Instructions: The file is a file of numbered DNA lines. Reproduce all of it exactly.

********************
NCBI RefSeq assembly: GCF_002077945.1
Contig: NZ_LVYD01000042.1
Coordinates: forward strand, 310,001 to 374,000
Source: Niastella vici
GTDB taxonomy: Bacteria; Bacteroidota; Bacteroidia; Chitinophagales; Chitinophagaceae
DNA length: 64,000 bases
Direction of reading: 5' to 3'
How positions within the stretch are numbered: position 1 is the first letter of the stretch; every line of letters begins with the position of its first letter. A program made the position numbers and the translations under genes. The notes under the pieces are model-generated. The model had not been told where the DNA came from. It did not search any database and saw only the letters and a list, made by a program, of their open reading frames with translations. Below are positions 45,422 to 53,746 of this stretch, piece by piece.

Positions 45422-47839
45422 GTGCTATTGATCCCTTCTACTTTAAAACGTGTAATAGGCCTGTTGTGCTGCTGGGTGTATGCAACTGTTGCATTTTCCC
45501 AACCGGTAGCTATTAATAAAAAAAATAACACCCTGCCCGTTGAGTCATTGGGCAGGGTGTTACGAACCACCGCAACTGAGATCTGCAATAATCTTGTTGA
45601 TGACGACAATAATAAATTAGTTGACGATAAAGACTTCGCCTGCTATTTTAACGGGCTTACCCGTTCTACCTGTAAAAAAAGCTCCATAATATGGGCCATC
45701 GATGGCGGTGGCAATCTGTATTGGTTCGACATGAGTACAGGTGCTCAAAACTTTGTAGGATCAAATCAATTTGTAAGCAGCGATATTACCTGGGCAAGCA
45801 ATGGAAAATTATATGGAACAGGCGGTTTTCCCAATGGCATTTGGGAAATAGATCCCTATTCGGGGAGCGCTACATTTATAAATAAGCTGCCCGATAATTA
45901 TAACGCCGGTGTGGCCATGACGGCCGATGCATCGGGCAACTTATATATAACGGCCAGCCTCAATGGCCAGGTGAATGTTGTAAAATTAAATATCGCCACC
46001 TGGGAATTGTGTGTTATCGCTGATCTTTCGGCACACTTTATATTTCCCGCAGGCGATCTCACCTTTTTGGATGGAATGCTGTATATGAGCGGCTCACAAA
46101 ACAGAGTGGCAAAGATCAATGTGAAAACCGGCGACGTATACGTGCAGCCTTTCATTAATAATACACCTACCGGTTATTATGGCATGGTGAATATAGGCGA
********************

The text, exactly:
NCBI RefSeq assembly: GCF_002077945.1
Contig: NZ_LVYD01000042.1
Coordinates: forward strand, 310,001 to 374,000
Source: Niastella vici
GTDB taxonomy: Bacteria; Bacteroidota; Bacteroidia; Chitinophagales; Chitinophagaceae
DNA length: 64,000 bases
Direction of reading: 5' to 3'
How positions within the stretch are numbered: position 1 is the first letter of the stretch; every line of letters begins with the position of its first letter. A program made the position numbers and the translations under genes. The notes under the pieces are model-generated. The model had not been told where the DNA came from. It did not search any database and saw only the letters and a list, made by a program, of their open reading frames with translations. Below are positions 45,422 to 53,746 of this stretch, piece by piece.

Positions 45422-47839
45422 GTGCTATTGATCCCTTCTACTTTAAAACGTGTAATAGGCCTGTTGTGCTGCTGGGTGTATGCAACTGTTGCATTTTCCC
45501 AACCGGTAGCTATTAATAAAAAAAATAACACCCTGCCCGTTGAGTCATTGGGCAGGGTGTTACGAACCACCGCAACTGAGATCTGCAATAATCTTGTTGA
45601 TGACGACAATAATAAATTAGTTGACGATAAAGACTTCGCCTGCTATTTTAACGGGCTTACCCGTTCTACCTGTAAAAAAAGCTCCATAATATGGGCCATC
45701 GATGGCGGTGGCAATCTGTATTGGTTCGACATGAGTACAGGTGCTCAAAACTTTGTAGGATCAAATCAATTTGTAAGCAGCGATATTACCTGGGCAAGCA
45801 ATGGAAAATTATATGGAACAGGCGGTTTTCCCAATGGCATTTGGGAAATAGATCCCTATTCGGGGAGCGCTACATTTATAAATAAGCTGCCCGATAATTA
45901 TAACGCCGGTGTGGCCATGACGGCCGATGCATCGGGCAACTTATATATAACGGCCAGCCTCAATGGCCAGGTGAATGTTGTAAAATTAAATATCGCCACC
46001 TGGGAATTGTGTGTTATCGCTGATCTTTCGGCACACTTTATATTTCCCGCAGGCGATCTCACCTTTTTGGATGGAATGCTGTATATGAGCGGCTCACAAA
46101 ACAGAGTGGCAAAGATCAATGTGAAAACCGGCGACGTATACGTGCAGCCTTTCATTAATAATACACCTACCGGTTATTATGGCATGGTGAATATAGGCGA